Speaking of schismatic acts, some SSPX will say that, yes, the ordinations were a schismatic act, but the act is distinguished from the status. You can have a schismatic act, but that does not necessarily confer the schismatic status.
Can act be separated from status? I don't think so; in fact, act is precisely what confers status. If you commit the act or murder, you obtain the status of murderer by the act. An act of theft gives you the status of a thief; it is professing heresy that gives you the status of a heretic, and a schismatic act is what confers the status of schismatic, especially since schism is not ultimately about what you believe but what you do.
The Catholic Encyclopedia also notes that schism is both an act and a state, indicating that the two go together because the separation is the result of the act: "either the act by which one of the faithful severs as far as in him lies the ties which bind him to the social organization of the Church and make him a member of the mystical body of Christ, or the state of dissociation or separation which is the result of that act."
I personally have no skin in this game. I was a Traditionalist before I knew what the SSPX was, and for me, the SSPX has never had a role to play in my love of the Church's Traditional liturgy or piety. I don't think Traditionalism necessarily has to do with the SSPX and I reject any attempts to identify Traditionalism with the SSPX categorically. Of course I would like to see a reconciliation (and by the way, if they are not schismatic, what are we negotiating about?), but I have no vested interest in defending the SSPX or in condemning them. I simply and calling this like I see it. In light of the history of other schisms, in light of statements from the popes and just common sense, I do not see how the SSPX can not be considered a schism. I think the confused language we are seeing out of the Magisterium recently has more to do with the pope's willingness to state that the Church itself has some blame in this matter rather than in denying the canonical reality of the schism.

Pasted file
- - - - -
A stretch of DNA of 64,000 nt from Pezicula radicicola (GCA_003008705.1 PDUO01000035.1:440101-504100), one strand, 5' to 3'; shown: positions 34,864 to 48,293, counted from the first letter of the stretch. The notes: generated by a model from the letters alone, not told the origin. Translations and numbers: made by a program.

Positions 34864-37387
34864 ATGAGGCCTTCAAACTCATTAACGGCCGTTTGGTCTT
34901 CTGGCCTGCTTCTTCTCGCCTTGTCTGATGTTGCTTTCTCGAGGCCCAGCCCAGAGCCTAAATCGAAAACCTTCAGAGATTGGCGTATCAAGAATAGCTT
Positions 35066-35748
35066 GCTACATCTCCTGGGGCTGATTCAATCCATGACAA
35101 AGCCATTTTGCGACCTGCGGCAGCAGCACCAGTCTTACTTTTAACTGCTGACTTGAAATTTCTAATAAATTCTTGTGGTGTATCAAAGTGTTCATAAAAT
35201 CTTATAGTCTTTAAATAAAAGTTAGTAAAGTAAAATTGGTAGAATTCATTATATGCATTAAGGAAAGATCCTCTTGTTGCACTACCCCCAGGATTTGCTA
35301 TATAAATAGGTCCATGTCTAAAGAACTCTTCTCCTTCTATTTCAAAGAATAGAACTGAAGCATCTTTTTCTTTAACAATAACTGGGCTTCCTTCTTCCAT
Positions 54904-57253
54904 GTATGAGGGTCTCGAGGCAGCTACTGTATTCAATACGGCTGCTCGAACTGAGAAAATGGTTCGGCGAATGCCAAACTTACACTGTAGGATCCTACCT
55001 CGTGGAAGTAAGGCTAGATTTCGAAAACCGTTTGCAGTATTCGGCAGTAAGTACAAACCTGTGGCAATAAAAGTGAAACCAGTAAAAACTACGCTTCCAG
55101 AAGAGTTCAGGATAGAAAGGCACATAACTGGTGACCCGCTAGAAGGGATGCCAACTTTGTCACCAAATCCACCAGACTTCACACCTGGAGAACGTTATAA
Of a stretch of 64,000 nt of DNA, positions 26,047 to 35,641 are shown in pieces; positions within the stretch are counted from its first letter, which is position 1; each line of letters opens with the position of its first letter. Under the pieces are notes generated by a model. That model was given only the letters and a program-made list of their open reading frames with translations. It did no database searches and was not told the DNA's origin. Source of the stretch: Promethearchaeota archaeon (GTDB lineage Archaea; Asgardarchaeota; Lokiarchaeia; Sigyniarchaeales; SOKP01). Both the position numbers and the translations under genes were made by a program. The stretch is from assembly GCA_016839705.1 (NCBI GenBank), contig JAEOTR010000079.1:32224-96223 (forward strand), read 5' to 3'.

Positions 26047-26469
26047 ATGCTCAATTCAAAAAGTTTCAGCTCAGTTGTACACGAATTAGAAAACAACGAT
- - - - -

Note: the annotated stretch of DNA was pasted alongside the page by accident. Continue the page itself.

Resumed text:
One last thought. Heresy and schism usually go together, as everyone from St. Irenaeus, St. Jerome, St. Augustine and St. Thomas have always taught. Though Jerome distinguished between "mixed schism" and "pure schism", he stated that the distinction was mainly mental and in reality schism almost always accompanies heresy. If this is true, what about SSPX? Is there a corresponding heresy in the SSPX? If there is (and I say if), it is their persistent insistence that they, not the Holy Father, are the final arbiters of how canon law is to be understood and interpreted.
So, that's my two cents. I say it is a schism, but I admit I may be wrong. If anyone can explain to me why they are not, I would be interested in hearing it.